Since we’d headed North to drop her off, we decided to just keep going and spend a couple of nights at our favorite spot in Maine. It was lovely. It was weird. I felt like I was missing my left arm.

Shopping around town without my little style critic was just wrong. I found myself missing her more at every stop. Hell, I even missed her complaining that she was bored and asking me to buy everything in sight. Go figure.

Since I couldn’t spend time shopping with her, I spent most of it shopping for her. I walked through town compiling her care package – a heart-shaped rock from the beach, sparkly tattoo pens, nail polishes in various neon colors, a rainbow dyed sweatshirt, a sailor’s rope bracelet, a whoopee cushion. I conjured an image of her giggling with her bunkmates as they placed the whoopee cushion on the seat of some poor, unsuspecting counselor, then ran for the hills. I prayed that she’d made friends to run and giggle with.

Meanwhile, Brooke was out of sorts. Happy as a clam at the beach on day one, by day two it no longer held her interest and she was simply ready to go home. Before we left, we spent a little time at the pool. And there we were when she shivered and demanded of no one in particular, “I need a towel!”

We’ve been working hard on encouraging her independence, so I pointed to the young man near the entrance who handed out the towels. “Brooke,” I said pointing at him, “you can go ask that man for a towel.”

She looked in the direction I was pointing, then back at me. “Which man?” she asked.

“The man at the little desk, baby,” I said. “The one near that big red basket of towels.”

She took a few steps toward him, then stopped.

“Where is the man?” she asked.

I took a couple of steps to meet her, then pointed again. He was only about three yards in front of her, with no one else in the way, but his presence just wasn’t registering.

Still pointing to him, I described his clothing. “See him there, honey? In the white shirt and blue shorts?”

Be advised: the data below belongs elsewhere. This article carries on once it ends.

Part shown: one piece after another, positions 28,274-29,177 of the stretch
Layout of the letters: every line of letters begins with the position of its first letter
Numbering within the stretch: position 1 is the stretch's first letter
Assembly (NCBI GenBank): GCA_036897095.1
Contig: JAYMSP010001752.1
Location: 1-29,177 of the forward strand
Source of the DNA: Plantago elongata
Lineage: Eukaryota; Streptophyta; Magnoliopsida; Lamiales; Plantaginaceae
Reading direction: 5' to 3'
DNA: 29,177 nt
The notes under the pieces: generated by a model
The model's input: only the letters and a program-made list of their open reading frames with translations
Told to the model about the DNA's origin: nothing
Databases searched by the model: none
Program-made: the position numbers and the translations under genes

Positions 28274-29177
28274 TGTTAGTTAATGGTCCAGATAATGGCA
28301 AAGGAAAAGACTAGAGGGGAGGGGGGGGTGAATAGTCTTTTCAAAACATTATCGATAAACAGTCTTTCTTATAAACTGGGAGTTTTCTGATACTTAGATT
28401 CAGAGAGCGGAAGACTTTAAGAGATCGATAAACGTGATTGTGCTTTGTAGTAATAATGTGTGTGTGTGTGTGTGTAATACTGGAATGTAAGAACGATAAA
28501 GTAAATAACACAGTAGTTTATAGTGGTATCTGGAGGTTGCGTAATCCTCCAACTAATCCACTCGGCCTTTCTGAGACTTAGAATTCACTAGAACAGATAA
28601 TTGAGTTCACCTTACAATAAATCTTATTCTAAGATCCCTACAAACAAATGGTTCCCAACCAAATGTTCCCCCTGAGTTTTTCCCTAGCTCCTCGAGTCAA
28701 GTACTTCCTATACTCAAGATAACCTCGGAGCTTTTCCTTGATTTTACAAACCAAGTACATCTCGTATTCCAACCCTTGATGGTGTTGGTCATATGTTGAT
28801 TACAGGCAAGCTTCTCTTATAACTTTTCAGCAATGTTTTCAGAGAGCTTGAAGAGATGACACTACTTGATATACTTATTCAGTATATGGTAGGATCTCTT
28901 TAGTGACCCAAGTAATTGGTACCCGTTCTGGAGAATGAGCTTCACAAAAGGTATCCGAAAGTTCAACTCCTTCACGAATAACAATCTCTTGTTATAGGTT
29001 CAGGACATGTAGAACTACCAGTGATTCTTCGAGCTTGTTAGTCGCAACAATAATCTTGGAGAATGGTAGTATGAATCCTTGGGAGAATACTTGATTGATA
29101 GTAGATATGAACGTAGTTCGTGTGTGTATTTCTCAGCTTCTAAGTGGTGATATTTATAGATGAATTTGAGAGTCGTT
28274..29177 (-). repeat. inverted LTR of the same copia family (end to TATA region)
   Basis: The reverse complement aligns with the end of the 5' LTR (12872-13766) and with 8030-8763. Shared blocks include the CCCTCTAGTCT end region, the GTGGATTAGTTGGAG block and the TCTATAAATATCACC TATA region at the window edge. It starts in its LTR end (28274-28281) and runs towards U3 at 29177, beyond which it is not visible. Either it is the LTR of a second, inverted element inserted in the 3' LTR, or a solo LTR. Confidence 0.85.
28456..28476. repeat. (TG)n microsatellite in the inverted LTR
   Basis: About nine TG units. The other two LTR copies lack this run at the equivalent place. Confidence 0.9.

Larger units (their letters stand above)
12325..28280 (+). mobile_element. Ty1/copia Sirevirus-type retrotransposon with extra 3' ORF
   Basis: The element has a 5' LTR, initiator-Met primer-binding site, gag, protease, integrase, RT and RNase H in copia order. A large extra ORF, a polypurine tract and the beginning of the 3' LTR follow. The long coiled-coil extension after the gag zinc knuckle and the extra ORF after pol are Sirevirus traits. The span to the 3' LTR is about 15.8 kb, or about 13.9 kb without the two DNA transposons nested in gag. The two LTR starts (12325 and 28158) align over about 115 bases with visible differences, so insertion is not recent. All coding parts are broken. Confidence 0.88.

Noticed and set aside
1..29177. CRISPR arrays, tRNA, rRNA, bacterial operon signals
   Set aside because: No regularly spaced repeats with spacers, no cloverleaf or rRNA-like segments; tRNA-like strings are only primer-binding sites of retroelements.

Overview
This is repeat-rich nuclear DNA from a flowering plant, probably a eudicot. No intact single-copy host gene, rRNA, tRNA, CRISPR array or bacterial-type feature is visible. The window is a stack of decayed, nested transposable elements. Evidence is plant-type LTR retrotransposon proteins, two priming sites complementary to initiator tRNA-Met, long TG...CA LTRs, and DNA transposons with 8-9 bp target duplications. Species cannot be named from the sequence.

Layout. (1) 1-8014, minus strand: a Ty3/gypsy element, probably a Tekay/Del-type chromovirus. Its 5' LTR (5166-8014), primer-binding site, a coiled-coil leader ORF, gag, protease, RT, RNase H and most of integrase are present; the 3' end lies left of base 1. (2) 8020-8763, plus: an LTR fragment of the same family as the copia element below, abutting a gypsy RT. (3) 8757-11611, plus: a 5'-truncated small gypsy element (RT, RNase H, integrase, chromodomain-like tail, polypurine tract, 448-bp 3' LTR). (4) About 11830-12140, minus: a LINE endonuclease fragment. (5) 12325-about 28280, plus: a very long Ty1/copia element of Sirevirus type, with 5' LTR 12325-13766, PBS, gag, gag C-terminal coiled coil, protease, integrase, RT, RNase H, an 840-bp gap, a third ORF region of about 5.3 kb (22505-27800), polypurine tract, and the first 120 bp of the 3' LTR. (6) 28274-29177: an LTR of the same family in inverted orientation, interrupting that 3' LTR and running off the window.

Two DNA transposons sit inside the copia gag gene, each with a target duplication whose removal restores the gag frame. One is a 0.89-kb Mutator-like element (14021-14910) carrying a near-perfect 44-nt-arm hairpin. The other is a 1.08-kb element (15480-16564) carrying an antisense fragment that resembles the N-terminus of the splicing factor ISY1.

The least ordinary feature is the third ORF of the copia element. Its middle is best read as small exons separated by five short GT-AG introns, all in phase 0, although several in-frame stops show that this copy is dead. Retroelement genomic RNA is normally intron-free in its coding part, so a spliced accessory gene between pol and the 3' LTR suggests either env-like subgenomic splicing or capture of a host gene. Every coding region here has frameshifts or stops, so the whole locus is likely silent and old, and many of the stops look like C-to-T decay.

She pointed at him now and followed her own finger for a few steps, then stopped abruptly and turned back to me.

“What do I say again?” she asked.

“Just say, ‘Excuse me, sir, may I have a towel please?” I answered.

She turned back to him, armed and ready.

“Excuse me, sir …” she began.

Before she could finish the sentence, the young man had unceremoniously thrust a towel into her chest. Despite the fact that there was no one else around them, his gaze was fixed in the exact opposite direction.

As she took the towel from him, she finished her sentence, determined to see her task through. “… may I have a towel please?”

He said nothing.

She turned and walked away holding her towel.

If she had noticed the awkwardness in their interaction, she did nothing to show it.

If he had noticed the awkwardness in their interaction, he did nothing to show it.

I wondered if on any level, they’d recognized something in one another.

My girl returned with her towel, triumphant. And of all the emotions running through me in that moment, the only one I let slip was pride.

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In town, feeding Doc, the horse

Oh my God, no, you may not pick the horse’s nose, Brooke.

Much better